Thirty years ago, when a teacher had started building a school, she received a suggestion from the architect, “Make the windows four feet off the floor so that the children don’t look outside”. Keeping children inside concrete walls, away from ‘distractions’, was a common practice.
In recent times, however, educators and architects have been experimenting with spaces differently. Architectural psychology, a relatively new field, has been delving into questions that could throw light on how physical spaces might impact human behaviour, emotions, attitudes and social interactions. Some of the research findings have been implemented in designing more engaging and compassionate spaces for children. For example, a children’s hospital in Pittsburgh introduced design features such as softer materials, low-level beds, natural light and a healing garden. These have been found to accelerate recovery and create feelings of emotional and physical well-being among the children and their care-givers.
Spaces, in many ways, facilitate or hinder our interactions with world. Crowded spaces might make us anxious and deter us from engaging with people, whereas a sunlit room can inspire feelings of lightness and joy. This raises quite a few questions in the context of a school—what impact does architecture of a school have on children and educators? Are they truly spaces of learning that foster creativity and curiosity? How would such spaces look?
On a visit to a school in Goa, I was struck by how huge I felt in the space—the archways to the classroom were low, the sinks were just two feet off the ground and slides ran between the floor levels. Every classroom had an outside corner lined with bricks and plants. The nursery section had a doll house—a play area with a kitchenette, dolls and other playthings. I instantly knew that this place belonged to the children. Apart from the delightful corners (the cupboard under the stairs was titled ‘H. Potter’s Cupboard’ and stored sports equipment), the space let in plenty of natural light from whimsically designed skylights and walls lined with glass bottles. This created a sense of space, despite the scaled down furniture and walls.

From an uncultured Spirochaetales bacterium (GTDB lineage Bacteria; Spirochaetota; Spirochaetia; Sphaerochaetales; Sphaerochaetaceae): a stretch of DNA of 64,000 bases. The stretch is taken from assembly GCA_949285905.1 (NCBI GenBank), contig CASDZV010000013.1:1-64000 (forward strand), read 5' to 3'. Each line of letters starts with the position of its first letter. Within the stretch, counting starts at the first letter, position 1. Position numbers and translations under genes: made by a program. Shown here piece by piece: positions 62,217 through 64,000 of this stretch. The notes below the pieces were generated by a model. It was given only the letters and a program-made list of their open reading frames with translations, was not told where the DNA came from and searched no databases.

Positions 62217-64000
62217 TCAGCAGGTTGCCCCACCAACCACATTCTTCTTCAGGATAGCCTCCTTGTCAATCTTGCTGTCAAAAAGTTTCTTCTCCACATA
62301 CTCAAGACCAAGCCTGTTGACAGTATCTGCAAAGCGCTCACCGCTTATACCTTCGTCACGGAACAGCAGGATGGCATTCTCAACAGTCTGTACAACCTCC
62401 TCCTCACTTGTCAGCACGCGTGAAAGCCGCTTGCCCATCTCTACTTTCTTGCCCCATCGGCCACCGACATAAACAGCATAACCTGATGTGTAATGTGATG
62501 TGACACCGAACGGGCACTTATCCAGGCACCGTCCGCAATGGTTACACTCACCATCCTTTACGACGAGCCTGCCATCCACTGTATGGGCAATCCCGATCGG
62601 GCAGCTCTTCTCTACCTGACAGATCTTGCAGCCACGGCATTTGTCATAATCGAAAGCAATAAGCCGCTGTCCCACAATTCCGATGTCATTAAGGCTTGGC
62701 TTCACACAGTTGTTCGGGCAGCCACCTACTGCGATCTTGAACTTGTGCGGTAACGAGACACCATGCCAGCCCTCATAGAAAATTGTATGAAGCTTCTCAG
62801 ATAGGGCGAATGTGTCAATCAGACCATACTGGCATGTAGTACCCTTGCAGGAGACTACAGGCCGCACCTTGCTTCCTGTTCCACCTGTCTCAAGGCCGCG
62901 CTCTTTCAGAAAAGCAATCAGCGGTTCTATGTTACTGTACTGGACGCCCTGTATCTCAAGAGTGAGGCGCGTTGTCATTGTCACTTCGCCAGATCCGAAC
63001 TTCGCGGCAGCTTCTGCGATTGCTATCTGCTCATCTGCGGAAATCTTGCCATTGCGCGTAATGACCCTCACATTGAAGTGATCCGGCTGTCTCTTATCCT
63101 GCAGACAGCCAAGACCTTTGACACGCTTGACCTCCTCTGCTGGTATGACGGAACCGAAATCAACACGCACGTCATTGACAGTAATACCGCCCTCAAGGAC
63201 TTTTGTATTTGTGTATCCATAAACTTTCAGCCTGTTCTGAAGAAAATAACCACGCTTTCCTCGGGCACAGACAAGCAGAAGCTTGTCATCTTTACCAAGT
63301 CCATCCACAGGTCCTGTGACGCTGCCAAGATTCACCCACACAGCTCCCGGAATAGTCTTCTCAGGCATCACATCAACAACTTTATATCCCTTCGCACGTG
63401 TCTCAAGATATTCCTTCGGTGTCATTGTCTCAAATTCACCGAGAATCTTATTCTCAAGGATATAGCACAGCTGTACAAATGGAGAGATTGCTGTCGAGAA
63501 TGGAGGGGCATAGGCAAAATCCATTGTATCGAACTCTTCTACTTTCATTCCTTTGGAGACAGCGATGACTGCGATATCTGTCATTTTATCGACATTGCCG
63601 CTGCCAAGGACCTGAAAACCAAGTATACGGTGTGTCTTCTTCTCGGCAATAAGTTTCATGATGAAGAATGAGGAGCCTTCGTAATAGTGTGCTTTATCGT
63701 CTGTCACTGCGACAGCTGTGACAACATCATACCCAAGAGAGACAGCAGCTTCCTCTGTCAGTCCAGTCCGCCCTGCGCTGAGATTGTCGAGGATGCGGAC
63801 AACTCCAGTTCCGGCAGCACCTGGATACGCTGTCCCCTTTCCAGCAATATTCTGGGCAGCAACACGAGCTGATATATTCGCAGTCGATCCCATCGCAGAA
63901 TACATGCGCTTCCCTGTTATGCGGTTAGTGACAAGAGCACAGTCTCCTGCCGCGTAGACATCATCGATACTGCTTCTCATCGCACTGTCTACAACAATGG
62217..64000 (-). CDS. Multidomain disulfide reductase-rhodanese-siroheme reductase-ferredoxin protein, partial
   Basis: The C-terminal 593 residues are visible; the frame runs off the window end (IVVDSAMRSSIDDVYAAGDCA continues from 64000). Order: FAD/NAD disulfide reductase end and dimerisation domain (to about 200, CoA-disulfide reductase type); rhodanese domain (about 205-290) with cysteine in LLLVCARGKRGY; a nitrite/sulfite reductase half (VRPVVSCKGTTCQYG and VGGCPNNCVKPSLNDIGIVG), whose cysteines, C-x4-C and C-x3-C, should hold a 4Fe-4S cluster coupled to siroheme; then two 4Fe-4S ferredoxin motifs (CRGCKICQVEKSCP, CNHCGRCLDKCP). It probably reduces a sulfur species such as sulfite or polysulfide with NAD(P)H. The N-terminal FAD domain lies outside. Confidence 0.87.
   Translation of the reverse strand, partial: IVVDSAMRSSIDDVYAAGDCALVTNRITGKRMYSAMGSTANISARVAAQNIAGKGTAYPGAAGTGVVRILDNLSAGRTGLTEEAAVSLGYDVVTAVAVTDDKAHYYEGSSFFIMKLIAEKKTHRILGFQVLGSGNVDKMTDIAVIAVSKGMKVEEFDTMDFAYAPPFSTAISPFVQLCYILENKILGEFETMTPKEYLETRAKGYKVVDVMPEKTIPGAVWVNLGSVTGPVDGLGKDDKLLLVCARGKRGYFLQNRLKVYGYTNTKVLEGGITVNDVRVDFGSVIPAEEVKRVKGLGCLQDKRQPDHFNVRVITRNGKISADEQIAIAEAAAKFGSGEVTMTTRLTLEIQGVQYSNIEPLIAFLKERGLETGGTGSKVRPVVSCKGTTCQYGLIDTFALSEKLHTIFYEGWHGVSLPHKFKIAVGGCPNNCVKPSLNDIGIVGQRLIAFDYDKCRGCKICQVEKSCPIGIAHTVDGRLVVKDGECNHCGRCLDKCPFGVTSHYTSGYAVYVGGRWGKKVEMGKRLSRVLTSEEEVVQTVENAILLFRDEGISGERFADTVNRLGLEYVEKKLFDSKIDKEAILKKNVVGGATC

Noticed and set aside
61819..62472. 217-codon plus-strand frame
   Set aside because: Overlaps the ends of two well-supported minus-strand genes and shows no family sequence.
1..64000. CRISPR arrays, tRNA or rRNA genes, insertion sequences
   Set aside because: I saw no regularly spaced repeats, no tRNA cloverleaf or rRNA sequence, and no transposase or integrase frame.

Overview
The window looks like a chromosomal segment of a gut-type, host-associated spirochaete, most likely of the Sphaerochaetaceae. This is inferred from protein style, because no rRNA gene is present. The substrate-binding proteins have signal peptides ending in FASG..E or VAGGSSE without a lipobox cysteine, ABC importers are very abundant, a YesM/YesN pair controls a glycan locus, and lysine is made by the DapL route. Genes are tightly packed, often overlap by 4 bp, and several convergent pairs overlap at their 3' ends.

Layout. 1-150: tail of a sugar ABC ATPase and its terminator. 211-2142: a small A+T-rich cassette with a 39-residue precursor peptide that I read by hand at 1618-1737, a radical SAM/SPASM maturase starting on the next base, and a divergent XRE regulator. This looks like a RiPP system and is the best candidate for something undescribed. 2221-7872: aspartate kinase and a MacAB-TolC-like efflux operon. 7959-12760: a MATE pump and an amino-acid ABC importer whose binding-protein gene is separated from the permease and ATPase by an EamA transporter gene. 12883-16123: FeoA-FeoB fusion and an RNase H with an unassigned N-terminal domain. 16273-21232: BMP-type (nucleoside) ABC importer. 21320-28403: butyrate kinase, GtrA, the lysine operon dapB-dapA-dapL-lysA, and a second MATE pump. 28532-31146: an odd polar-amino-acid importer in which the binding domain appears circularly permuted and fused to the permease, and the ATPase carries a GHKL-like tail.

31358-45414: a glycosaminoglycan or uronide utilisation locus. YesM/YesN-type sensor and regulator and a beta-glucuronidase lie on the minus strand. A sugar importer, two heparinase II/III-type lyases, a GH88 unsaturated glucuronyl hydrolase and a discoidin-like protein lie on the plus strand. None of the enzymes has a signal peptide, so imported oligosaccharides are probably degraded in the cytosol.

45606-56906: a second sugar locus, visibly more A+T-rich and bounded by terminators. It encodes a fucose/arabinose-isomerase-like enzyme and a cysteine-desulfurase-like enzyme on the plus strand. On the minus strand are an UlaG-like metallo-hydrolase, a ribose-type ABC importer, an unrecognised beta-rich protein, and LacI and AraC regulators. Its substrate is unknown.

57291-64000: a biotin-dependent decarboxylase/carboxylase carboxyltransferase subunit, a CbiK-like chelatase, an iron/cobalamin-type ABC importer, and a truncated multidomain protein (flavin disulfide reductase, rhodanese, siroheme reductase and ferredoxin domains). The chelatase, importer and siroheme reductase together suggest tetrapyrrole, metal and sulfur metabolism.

But it’s not only the rooms and furniture that can foster creativity and learning. In Rishi Valley School, the trees on the school campus are as much a part of our ‘architecture’. They provide their own benchmarks and sculptural spaces to explore. The freshers are usually introduced to the easy tree—a low lying, heavily branched tree—which even the smallest could climb. Then comes the KBT (Krishnamurti Banyan Tree), a generous banyan tree with roots to swing from, cocooned within a grassy landscape dotted with flycatchers. And later, they can move on to trees that are more challenging to climb.
Contrary to the architect who suggested keeping the outside away from the classroom, bringing nature into the classroom by having larger windows or potted plants has been shown to reduce anxiety among students and encourage a positive learning environment. Letting natural light into a room has been proven to optimally regulate the circadian rhythms in the body, increasing productivity and level of comfort. Of course, the ideas behind these studies are not new. Krishnamurti, Tagore and others have always placed nature at the centre of the learning process. These studies have served the purpose of fine tuning our spaces and building them more consciously. They also throw light on the fact that spaces not only create a culture but also carry ideas from a particular culture. A school that places environmental consciousness, compassion and relationships at its centre might not limit itself to posters on the wall. The built spaces communicate these abstract ideas in more concrete form.